While we’re on the subject of Pluto — and we will be off and on as the New Horizons launch approaches — it’s intriguing to see how much we have already learned about the Pluto/Charon pair from Earth-based telescopes. We’ve just found out, for instance, that Charon’s radius is 606 kilometers, with a fudge factor of plus or minus 8 kilometers. That’s a pretty remarkable measurement for an object this distant, but it proceeded through a reliable and time-honored astronomical method: stellar occultation.
If you know when and where to look, an occultation can provide reams of information. What’s happening is that the nearer object, in this case Charon, passes in front of a distant star; observations of that event give us not just accurate size estimates but useful data on the object’s density and possible atmosphere. For by combining the occultation data with measurements from the Hubble Space Telescope, the team (from MIT and Williams College) was able to establish a density for Charon of 1.72 g/cm³. That’s about a third of Earth’s density, and it reflects the combination of rock and ice out of which Charon is made.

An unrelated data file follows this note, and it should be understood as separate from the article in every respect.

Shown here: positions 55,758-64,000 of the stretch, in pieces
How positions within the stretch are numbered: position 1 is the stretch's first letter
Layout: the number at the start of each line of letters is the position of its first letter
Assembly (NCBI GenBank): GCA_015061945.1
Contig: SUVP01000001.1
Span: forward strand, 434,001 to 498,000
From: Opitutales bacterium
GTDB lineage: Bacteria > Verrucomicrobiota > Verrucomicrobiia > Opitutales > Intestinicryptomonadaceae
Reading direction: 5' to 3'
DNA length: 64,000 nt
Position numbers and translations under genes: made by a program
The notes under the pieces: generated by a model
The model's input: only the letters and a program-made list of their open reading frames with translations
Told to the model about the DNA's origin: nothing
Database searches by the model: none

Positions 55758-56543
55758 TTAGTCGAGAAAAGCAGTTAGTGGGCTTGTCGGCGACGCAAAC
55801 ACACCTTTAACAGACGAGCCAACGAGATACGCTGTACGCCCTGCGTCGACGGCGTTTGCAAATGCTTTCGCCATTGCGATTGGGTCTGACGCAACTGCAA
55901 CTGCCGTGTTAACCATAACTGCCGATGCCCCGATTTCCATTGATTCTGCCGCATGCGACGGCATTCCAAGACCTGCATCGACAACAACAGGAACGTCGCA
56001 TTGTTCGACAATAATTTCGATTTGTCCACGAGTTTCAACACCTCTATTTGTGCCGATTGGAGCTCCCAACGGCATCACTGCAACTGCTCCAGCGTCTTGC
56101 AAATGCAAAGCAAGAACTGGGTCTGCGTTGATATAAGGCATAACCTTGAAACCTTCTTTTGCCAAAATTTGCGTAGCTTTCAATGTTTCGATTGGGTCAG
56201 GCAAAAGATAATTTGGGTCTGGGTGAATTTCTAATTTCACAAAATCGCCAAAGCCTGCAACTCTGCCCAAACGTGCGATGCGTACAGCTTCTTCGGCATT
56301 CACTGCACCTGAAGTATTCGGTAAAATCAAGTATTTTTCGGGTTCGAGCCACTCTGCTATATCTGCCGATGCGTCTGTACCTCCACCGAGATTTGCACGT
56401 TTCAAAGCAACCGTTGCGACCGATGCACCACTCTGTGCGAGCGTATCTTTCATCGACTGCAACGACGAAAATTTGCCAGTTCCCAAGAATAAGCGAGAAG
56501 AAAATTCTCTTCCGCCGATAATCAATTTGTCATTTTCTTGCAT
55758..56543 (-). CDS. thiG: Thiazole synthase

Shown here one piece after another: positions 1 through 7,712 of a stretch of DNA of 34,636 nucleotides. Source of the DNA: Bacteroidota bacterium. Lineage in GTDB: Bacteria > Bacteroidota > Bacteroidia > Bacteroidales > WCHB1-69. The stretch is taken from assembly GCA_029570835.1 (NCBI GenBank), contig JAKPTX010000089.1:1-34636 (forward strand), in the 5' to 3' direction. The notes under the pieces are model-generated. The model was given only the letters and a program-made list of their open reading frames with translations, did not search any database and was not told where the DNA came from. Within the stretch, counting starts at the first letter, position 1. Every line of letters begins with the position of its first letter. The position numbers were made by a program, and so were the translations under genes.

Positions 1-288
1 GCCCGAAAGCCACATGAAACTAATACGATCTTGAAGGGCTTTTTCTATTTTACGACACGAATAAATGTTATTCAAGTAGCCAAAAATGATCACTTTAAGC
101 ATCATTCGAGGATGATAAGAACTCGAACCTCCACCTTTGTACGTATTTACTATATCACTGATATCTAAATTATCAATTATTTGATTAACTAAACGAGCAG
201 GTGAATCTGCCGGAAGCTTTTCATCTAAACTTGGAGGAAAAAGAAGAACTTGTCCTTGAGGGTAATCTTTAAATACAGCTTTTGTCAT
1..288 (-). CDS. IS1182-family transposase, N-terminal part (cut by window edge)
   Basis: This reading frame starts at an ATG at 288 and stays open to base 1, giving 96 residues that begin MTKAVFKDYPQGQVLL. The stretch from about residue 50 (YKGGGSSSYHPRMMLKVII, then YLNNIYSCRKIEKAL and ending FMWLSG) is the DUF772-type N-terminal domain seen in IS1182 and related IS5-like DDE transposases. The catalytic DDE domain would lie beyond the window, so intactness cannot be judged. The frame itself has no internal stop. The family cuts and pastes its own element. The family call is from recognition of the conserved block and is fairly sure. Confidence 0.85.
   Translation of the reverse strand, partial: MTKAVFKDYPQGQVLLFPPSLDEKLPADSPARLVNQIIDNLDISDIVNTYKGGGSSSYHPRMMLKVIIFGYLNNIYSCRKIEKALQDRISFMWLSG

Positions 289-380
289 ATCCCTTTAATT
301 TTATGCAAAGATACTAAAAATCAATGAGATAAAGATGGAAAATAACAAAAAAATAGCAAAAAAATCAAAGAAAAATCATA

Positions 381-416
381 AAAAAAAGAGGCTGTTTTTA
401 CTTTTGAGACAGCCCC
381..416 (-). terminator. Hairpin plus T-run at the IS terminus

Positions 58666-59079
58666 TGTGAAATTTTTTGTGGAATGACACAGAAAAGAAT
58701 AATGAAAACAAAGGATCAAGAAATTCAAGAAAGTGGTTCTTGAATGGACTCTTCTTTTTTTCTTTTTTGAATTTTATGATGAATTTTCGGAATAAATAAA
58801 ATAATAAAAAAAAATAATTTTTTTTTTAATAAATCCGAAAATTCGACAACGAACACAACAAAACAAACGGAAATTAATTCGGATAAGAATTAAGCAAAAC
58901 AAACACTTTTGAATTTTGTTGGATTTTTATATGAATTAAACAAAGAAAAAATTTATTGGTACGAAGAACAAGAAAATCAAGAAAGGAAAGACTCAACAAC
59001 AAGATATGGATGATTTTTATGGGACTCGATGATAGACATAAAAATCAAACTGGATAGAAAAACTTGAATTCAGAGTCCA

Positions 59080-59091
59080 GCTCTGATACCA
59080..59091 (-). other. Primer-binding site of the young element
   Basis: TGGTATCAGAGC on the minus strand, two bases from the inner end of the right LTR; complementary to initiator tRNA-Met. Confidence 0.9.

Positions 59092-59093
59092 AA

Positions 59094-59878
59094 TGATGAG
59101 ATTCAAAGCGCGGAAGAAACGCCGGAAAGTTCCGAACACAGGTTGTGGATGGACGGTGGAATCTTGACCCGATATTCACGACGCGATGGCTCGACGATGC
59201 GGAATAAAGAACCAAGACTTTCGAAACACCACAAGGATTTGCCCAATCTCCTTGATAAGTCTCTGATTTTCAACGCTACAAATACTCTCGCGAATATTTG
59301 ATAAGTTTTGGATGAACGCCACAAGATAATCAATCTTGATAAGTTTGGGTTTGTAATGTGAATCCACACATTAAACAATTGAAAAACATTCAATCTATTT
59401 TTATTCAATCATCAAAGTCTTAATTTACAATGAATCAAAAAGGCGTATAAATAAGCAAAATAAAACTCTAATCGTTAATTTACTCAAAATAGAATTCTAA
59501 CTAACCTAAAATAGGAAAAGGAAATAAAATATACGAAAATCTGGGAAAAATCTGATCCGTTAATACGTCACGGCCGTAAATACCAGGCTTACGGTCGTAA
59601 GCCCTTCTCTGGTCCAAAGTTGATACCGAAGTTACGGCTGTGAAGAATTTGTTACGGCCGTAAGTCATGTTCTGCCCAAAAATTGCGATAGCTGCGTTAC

The early take on these findings is that they argue argainst the theory that Pluto and Charon formed by the cooling and condensation of gas and dust from the solar nebula. Instead, a collision between two objects in the early Solar System seems to be the culprit. Here’s Nature lead author Amanda Gulbis on this issue:
“Our observations show that there is no substantial atmosphere on Charon, which is consistent with an impact formation scenario. We also find that Charon contains roughly 10% less rock by mass than Pluto. This difference suggests that either, or both, objects involved in a Charon-forming collision had concentrations of heavier materials in their cores.”
Much the same impact scenario is often used to point to the origins of the Earth/Moon system. And it will be fascinating to watch stellar occultation methods applied to more distant Kuiper Belt objects like 2003 UB313 (the ’10th planet’). All told, the Charon observations took less than a minute, and were viewable only in a narrow, 650-mile wide region of South America. That’s a tiny window, but it opens up quite a useful vista as we look for ways to study the outer edges of the Solar System.
The paper is A.A.S. Gulbis, J.L. Elliot et al., “Charon’s Radius and Atmospheric Constraints from Observations of A Stellar Occultation,” which will run in the January 5 issue of Nature.